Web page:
The Hawthorne: Epicenter of funk

The Belmont/Hawthorne area is what I stumbled on to my first day scouting Portland. We’d been though the town years before on our way to the gorge, but this trip was just to case the place, see if it was the kind of burg we could swallow after hanging onto our sanity after five years on the 495 belt outside of Boston. I came down the slopes of Mt. Tabor onto Hawthorne Blvd and said to myself, yes, this is more like it. Stopped at a likely looking restaurant, the Cup & Saucer, and had a great breakfast of scrambled eggs, cream cheese and jalapenos. After the smoke-smuggered dives we’d put up with for the previous half-decade, that was heaven. I reported back positively to the mother ship that night and a few months later we were ensconced, never to leave.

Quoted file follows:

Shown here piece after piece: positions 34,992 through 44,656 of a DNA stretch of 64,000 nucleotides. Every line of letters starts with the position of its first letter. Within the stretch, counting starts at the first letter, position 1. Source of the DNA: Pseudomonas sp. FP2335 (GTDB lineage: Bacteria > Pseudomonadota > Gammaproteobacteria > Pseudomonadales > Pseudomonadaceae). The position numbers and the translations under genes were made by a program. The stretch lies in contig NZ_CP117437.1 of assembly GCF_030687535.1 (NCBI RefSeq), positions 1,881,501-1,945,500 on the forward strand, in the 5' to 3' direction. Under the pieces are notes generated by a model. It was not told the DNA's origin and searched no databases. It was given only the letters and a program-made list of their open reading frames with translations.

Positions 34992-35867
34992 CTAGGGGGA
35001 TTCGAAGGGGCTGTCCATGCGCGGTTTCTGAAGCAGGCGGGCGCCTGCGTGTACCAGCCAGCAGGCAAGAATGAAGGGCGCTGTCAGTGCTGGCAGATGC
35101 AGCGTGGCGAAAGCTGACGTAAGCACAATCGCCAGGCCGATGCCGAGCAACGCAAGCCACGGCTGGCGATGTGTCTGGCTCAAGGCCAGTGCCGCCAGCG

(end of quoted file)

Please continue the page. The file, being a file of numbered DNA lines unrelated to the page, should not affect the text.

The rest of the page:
Sticker Shock! Slap-on art in PDX: Northeast

I love the funk that grows into Portland’s¬†cracks like the winter moss — filling the voids with the visual language of a big city. Graffiti and murals get more attention, but the humble¬†sticker gets its due. Slapped onto the back of traffic signs, signposts of any kind, and especially electrical boxes, you’ll find promos for bands, ads for thrift shops, and unfathomable expressions of outrage and angst. These are samples from Northeast – around Kerns, Laurelhurst, the Hollywood.